Row over free school admission plan

Parents who help to set up free schools could be given guaranteed places for their children under reforms to the admissions code being considered by ministers.









If implemented, the move is likely to be seen as a U-turn by the Government as both officials and ministers have previously said that free schools will have to abide by the admissions code in the same way as other state schools.



Union leaders and campaign groups today warned that such a change could lead to middle-class parents setting up schools so their child does not have to mix with "the great unwashed."



A spokesman for the Department for Education said the proposals were at an early stage, but added that ministers feel it is "right and common sense that people who invest a lot of time in setting up a school should have priority for their children."



He added: "There are no decisions yet - but we've been looking carefully at the mechanics of how this would work - who it would apply to, when it would start, the effect on small schools."



But Dr Mary Bousted, general secretary of the Association of Teachers and Lecturers (ATL) told the Times Educational Supplement, who first reported the proposal, that the move "makes a mockery" of Education Secretary Michael Gove's claim that free schools will be for everybody.



"It completely paves the way for pushy, middle-class parents to set up a school so their children don't have to go to the same school as the great unwashed," she said.



"It makes a mockery of the idea that free schools are for all. They are not for everybody - we know they are disproportionately in the less deprived communities, where these schools are not needed."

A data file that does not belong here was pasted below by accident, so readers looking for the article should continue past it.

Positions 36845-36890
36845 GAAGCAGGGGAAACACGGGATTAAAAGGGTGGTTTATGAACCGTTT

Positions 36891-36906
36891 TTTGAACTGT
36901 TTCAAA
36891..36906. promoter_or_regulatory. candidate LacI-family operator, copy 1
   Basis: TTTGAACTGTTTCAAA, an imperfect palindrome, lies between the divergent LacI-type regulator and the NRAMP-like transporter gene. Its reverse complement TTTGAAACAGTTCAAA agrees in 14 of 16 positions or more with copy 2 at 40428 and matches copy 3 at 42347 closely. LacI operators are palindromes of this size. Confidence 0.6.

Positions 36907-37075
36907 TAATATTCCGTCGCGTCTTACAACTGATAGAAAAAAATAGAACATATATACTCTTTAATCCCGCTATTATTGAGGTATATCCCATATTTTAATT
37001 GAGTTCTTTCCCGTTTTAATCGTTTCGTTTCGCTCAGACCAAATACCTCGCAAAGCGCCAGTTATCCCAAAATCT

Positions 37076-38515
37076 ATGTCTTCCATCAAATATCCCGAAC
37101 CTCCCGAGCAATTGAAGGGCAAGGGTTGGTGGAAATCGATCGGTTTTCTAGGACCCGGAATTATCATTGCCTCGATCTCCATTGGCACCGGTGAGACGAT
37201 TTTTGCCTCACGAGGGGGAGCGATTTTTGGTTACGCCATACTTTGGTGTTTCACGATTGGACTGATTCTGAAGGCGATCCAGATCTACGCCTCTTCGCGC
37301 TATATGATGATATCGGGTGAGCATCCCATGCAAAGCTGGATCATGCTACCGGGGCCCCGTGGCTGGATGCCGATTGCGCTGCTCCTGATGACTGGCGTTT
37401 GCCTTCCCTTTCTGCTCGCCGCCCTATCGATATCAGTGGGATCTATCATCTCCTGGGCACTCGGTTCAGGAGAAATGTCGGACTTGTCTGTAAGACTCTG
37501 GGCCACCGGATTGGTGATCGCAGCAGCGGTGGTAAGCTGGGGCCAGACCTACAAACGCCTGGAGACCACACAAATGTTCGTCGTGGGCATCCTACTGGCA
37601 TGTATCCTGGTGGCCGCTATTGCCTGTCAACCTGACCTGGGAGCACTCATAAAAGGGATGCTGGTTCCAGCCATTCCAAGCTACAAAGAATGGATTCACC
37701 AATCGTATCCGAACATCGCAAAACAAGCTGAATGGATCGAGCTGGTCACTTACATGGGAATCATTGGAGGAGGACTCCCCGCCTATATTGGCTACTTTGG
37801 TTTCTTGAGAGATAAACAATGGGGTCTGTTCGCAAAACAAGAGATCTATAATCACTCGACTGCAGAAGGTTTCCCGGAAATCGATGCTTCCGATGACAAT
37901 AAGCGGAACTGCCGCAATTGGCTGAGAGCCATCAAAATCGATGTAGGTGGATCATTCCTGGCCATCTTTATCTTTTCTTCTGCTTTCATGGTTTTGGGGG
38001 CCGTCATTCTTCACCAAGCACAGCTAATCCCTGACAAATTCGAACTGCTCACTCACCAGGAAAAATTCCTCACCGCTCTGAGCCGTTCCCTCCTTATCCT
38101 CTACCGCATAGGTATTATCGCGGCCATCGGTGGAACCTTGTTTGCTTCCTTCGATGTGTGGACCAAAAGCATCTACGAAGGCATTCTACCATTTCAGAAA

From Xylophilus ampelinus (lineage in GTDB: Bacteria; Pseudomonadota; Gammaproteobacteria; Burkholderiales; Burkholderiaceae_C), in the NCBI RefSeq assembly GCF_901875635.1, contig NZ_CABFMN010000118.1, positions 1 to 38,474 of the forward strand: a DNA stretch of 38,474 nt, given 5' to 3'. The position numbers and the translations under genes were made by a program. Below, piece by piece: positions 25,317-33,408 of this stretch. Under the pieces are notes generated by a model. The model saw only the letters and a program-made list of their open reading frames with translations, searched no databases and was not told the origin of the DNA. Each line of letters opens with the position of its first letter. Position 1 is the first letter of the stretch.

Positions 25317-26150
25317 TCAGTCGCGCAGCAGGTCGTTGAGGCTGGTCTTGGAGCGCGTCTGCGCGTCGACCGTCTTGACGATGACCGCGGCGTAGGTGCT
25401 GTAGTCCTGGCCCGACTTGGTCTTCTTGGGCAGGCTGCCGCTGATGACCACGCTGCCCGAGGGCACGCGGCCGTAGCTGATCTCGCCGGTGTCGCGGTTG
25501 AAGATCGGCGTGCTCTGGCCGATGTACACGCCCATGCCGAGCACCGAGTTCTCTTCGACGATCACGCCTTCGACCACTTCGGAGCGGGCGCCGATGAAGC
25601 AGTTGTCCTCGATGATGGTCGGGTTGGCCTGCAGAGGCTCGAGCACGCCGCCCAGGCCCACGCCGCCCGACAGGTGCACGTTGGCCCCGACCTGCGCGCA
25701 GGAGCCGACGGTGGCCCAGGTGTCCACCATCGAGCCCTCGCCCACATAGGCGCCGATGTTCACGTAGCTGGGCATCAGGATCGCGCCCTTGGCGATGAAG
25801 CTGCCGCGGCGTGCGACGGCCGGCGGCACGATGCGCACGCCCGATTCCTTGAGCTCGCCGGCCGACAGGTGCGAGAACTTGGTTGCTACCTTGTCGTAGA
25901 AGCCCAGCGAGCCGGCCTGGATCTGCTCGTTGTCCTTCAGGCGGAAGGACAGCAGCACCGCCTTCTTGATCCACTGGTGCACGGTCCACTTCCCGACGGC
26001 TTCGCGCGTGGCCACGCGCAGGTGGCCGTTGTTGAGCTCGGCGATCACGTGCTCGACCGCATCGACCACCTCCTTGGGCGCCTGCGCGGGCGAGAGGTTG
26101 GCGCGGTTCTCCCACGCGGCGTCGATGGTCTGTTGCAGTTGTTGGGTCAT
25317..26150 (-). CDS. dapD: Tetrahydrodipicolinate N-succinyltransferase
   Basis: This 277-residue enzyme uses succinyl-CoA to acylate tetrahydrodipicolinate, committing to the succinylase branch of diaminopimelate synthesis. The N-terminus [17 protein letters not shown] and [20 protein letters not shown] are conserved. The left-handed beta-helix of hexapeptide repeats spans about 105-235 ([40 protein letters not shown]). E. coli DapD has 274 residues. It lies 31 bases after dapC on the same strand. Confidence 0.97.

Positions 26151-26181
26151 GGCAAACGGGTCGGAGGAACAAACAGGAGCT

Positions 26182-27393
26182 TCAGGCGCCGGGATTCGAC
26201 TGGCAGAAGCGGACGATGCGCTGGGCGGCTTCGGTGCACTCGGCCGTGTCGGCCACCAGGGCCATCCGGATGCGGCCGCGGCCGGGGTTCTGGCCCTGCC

Author and journalist Toby Young, who is the first to have been granted approval to open a free school, the West London Free School, in September, has said that without changes to the admissions rules his own children may not get a place.



"If they do change it, it will be politically contentious," Mr Young told the TES.



"But I don't think members of the public would think it unfair unless the numbers were particularly high."



Under the admissions code, schools cannot choose their pupils, but have to adhere to strict guidelines, designed to given every child a fair chance of a place. It was understood that this would apply to free schools as well.



Information on free schools, published on the DfE's website says: "Like academies, free schools will be bound by the same admissions code that governs all publicly funded schools. Each free school will need to have a fair and transparent admission policy, and will need to provide places for pupils of different abilities who are wholly or mainly drawn from the area in which the school is situated."



Free schools will not be allowed to be selective, it adds.